In terms of corporate brands, we mainly focus on a global approach as a team. There are no specific local flavors of the brand, except for translations of assets, for example. We strive for a consistent brand appearance and experience worldwide. However, the distinction arises between corporate brands and product brands. This is an area we are currently addressing through a new brand architecture that clarifies the boundaries between the two levels. One challenging aspect is that due to restrictions on advertising prescription drugs, product brands must look distinct from the core brand — if they’d look similar, it could come off as advertising. So they have different fonts, color schemes, and often need the logo to indicate their association with Roche, otherwise you might not even know it’s the same company. We are in the process of defining how much similarity and differentiation are required. So, it's not so much about global versus local, but rather the differentiation between corporate and product brands.

How do you educate employees about your brand? And how do you turn them into true brand ambassadors?

We have two main approaches for educating employees about our brands and fostering their role as brand ambassadors.

Firstly, we have the Brand Ambassador Network, which I mentioned earlier. It consists of over a thousand individuals and growing, and it's an organic and decentralized initiative. Anyone can join, and we hold monthly sessions to keep them informed about brand updates before major communications are sent out.

Secondly, we have a traditional change management and engagement plan in place. This approach is more strategic and top-down, ensuring that the right people are engaged and equipped to disseminate the necessary information.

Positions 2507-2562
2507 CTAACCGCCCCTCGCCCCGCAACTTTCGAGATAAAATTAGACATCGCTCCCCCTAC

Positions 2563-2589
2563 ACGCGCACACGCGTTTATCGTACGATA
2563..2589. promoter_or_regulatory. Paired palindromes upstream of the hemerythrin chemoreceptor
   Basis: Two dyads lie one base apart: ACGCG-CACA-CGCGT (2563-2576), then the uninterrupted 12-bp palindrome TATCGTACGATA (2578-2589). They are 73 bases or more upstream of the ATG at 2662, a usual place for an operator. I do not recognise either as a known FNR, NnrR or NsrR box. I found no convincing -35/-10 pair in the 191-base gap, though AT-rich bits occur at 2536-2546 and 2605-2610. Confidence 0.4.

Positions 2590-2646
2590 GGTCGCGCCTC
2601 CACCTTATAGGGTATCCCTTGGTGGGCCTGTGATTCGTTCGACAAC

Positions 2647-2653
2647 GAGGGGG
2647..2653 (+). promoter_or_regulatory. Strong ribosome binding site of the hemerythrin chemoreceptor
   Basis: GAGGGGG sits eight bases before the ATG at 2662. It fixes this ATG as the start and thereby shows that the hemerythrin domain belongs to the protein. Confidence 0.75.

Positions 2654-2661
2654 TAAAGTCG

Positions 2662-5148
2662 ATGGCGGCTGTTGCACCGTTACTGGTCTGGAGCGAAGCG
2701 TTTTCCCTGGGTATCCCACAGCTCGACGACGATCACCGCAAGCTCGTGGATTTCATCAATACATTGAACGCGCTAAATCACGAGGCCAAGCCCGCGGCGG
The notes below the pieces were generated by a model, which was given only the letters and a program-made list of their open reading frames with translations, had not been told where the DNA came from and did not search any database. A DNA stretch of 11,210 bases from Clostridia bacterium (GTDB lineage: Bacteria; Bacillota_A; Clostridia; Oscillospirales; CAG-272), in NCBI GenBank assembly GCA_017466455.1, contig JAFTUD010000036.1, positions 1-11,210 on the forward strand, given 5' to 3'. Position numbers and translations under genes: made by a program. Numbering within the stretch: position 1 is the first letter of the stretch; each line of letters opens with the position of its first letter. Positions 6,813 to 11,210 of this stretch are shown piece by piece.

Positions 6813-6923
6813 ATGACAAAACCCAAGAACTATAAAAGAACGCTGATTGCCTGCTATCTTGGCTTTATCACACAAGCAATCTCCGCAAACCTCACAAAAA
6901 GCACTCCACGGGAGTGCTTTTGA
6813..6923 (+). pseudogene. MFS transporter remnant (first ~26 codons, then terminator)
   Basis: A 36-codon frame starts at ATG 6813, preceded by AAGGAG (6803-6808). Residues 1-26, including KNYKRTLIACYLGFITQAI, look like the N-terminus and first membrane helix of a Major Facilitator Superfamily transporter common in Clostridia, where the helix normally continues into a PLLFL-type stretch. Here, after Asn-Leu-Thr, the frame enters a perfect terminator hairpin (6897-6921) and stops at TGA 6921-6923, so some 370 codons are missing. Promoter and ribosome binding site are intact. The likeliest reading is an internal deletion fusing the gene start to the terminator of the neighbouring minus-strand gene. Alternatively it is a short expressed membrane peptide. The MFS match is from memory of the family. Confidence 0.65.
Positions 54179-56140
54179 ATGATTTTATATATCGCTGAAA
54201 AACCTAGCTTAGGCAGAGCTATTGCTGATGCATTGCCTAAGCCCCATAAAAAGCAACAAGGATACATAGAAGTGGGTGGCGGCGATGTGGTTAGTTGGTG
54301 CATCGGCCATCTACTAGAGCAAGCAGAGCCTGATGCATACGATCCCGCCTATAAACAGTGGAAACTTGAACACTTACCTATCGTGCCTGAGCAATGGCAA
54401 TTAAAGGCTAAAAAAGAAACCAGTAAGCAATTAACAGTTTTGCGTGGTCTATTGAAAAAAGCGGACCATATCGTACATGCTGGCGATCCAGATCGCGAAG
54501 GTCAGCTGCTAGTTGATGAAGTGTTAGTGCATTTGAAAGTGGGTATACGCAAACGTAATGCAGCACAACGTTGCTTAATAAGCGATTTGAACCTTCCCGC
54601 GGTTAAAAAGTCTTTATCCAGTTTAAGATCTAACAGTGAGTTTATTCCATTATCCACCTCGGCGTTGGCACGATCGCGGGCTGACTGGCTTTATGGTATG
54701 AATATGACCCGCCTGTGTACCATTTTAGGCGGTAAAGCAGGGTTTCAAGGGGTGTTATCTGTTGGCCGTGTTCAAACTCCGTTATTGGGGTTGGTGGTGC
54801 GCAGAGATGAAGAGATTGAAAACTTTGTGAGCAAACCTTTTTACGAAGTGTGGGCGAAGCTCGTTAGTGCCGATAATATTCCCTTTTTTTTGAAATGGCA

Recently, we also launched a mandatory online training for all employees working in communications at Roche. This training, 30-40 minutes, focuses on the importance of branding, emphasizing the conceptual and strategic aspects rather than just specific design elements.

How do you assess the strength of a brand-building platform? And what metrics do you use to measure long-term success?

Assessing the strength of our brand portal is a significant challenge for us, as we are building it up from a relatively blank slate. We have started by conducting high-level reputational studies in select markets, involving representatives from our target audiences. These studies examine brand awareness, recognition, tone of voice, and other key aspects. However, this process is relatively subjective and time-consuming, typically conducted once a year, if not less frequently.

Internally, we also conduct surveys among the employees who work with the brands to gather their feedback. Nevertheless, the nature of our business, which involves diverse stakeholders such as healthcare providers, insurers, and government representatives, makes it challenging to establish concrete metrics for measuring the strength of our brand infrastructure.

What’s your view on the perfect mix between a strong brand experience and a functional brand-building platform?

I don't view it as a simple mix between the two. It's not a matter of choosing one or the other or finding a 50-50 balance. In my opinion, they both go hand in hand. Without a functional brand portal, it becomes nearly impossible to effectively disseminate a strong brand experience across the organization. When we started our brand evolution program, we had three separate technological solutions: a media library, a template engine, and a content-only brand site with guidelines. However, they were not user-friendly or integrated. Even if the brand was strong conceptually, it couldn't be effectively utilized. Therefore, it's not about mixing the two, but rather recognizing that they depend on each other. Having a perfect solution without a solid brand strategy is also ineffective.

What are your three best practice tips for enabling efficient brand management, strengthening brand equity?

  1. It’s crucial to activate and engage the individuals who will eventually use and become ambassadors of the brand. It cannot be imposed from the top down; involvement and collaboration are essential.
  2. Considering our global context, a broad and inclusive mindset is necessary. This includes addressing different languages, whether that’s European and right-to-left languages, and in the media library you need to have people that actually represent the workforce across the globe.
  3. The brand and its assets must be easy to use. If the application of the brand is challenging or the brand platform is difficult to navigate and create assets with, it will hinder success. Therefore, prioritizing ease of use is crucial.